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Posted: February 18, 2014 9:00 p.m.

Mr. Ike Hay

Caldwell & Cowan Funeral Home

Ike Hay, 69, of Lancaster, Pa., died on Feb. 14, 2014, at home, of ILD. He was born to the late Isaac K. Hay Sr. and Florice Caldwell Hay, April 28, 1944, in Atlanta.

He grew up in Bethesda, Md., and graduated from Walter Johnson High School. He had been a member of the Chevy Chase Baptist Church, Washington, D.C. He completed two years at Montgomery College, Md., and graduated from the University of Georgia, BFA and MFA, in sculpture. He served six years in the Army Reserves during Vietnam. After teaching for five years at Purdue University, Ike served in the Artist-in-the-Schools program in Birmingham, Ala. for a year. Ike made Lancaster home when he joined the art department at Millersville University in 1975, teaching there for 30 years. At MU he refined the bronze foundry to industry standards, and led a student group of artists to replicate a life-size triceratops skull for the Smithsonian’s Natural History Museum. Ike created site-specific architectural sculpture and his pieces are in Alaska, Alabama, Florida, and Oklahoma. In Pennsylvania, his art is in Philadelphia, Reading, Harrisburg, York, and Lancaster.

He was a student and scholar of Napoleonic military history and decorative arts. He presented papers across the country on his studies. He was an avid collector and guided restoration of many pieces of furniture of the classical period, in addition to Regency lighting and French Napoleonic edged weapons.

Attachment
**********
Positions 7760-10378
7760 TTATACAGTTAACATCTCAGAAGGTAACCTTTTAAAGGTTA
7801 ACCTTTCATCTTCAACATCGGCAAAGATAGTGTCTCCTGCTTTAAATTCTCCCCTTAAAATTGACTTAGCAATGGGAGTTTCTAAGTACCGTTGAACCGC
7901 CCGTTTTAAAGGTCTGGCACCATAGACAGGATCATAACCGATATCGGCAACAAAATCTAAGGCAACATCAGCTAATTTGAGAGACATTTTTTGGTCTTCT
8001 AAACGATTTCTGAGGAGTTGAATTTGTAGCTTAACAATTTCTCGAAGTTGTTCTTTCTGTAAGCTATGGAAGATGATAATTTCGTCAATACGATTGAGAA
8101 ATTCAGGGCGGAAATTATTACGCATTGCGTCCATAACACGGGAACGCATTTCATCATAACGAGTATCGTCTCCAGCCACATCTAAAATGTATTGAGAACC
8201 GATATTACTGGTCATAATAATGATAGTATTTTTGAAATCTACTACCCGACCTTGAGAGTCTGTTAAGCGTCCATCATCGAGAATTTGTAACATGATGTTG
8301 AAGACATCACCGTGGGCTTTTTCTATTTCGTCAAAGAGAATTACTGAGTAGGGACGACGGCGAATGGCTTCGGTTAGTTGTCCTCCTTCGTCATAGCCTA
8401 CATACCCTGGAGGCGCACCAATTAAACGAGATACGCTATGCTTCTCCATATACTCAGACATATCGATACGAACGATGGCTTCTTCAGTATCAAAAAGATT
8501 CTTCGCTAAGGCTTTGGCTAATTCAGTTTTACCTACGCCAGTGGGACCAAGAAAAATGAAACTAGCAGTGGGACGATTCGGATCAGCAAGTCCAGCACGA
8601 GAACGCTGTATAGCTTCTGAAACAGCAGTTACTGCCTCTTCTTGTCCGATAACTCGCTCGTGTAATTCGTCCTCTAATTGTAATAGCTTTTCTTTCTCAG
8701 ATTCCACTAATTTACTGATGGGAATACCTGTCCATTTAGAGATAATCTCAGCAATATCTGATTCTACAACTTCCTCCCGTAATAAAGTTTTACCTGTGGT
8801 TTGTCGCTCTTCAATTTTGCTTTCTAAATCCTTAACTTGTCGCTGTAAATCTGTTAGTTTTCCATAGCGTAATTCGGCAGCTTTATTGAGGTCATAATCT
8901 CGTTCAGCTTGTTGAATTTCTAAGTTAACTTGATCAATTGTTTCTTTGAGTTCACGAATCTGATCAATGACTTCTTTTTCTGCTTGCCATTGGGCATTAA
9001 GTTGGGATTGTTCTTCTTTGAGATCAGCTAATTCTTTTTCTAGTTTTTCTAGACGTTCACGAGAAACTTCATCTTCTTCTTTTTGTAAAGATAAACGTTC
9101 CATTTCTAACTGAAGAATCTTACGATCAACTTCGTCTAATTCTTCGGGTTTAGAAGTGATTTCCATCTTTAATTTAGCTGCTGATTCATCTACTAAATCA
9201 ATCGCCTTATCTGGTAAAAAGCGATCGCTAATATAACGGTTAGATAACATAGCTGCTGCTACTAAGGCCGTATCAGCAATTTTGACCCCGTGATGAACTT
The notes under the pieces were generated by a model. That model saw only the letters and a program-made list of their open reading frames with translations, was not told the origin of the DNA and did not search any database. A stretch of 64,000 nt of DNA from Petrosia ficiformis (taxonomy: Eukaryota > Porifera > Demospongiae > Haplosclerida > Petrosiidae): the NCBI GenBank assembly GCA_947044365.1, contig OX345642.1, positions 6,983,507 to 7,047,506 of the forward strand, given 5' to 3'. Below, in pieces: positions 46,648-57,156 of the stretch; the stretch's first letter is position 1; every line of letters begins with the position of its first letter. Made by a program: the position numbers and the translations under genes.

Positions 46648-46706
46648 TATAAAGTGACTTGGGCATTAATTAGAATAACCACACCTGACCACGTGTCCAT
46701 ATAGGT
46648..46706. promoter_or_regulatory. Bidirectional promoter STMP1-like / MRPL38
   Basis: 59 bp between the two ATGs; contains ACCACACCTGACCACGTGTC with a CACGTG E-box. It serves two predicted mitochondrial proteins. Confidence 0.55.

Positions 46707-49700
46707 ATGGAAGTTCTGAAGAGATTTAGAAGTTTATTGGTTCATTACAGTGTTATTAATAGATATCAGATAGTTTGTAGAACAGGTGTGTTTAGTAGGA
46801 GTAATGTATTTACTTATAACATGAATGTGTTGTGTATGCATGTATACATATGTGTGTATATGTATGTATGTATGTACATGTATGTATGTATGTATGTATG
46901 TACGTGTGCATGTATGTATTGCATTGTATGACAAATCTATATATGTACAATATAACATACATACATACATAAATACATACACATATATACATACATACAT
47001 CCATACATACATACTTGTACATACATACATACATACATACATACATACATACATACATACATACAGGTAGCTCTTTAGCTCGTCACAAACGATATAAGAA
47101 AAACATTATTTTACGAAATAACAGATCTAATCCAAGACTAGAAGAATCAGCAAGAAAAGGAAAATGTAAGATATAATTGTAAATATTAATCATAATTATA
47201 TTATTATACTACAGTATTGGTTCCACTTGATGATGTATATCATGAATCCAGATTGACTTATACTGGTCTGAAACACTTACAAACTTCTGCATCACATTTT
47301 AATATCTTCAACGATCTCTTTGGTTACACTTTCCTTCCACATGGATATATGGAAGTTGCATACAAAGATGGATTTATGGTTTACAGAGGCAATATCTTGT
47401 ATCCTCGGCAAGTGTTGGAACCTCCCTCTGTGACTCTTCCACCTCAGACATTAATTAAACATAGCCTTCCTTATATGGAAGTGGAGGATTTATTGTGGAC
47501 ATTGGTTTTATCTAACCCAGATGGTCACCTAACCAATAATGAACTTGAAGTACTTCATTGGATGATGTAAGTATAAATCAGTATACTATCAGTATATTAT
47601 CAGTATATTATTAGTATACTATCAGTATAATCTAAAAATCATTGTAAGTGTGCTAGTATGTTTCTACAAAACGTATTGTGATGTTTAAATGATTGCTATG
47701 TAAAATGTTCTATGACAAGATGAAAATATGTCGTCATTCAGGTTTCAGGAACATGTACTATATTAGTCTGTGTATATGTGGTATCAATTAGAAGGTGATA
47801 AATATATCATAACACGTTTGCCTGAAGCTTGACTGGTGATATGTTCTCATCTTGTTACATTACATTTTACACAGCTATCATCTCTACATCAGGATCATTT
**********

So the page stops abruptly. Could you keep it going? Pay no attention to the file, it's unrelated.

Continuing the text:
He was married to and is survived by Teri Hay (Theresa Bisker). They would have been married for 35 years in May. In addition to his wife, he is survived by two daughters, Mariah Ruth Hay, 31, of Dallas, Texas, and Mistral Gale Hay, 27, of Brooklyn, N.Y.; and three cousins who live in Georgia, Sam Hay III, Libby Hay Davis, and Judson Caldwell.

Ike had the gentility of a Southerner, his roots, and the frankness of a Northerner, where he chose to make his home. He was the epitome of a true teacher, always generously sharing and disseminating information with anyone who expressed an interest and thirst for knowledge. He had a quick wit and great sense of humor. His influence was like a gentle breeze to all who knew him. He took great pleasure in being a small part of students’ progress and success. He allowed his students to be organically changed by his influence or mere presence in their lives. Ike has said, "Great art springs from great ideas and is refined with impeccable design and technique. To dismiss work with a glance is inherently unfair. The relativity of art makes it difficult to qualify. I look deeper. All art is created to communicate an idea, a feeling, a theory, or possibly a perspective to honor." He will be greatly missed by his circle of family and friends.

Ike’s Celebration of Life Service will be held at 4 p.m. Feb. 20 at The Groffs Family Funeral Home, 528 West Orange St., (corner of Pine and Orange) Lancaster, Pa. The family will greet friends from 3 p.m. until the time of the service and would be honored if you would share a brief story of Ike’s influence in your life. Memorial contributions may be made payable to Johns Hopkins University, Fund for Johns Hopkins Medicine, 5200 Eastern Ave., MFL Center Tower, Suite 356, Baltimore, Md. 21224 or Millersville University Art Department, Juried Student Show, ¬Sculpture Award, at http://www.millersville.edu/give/online-forms/gift.php

Visit www.caldwellandcowan.com to place online condolences or call 770-786-7062.

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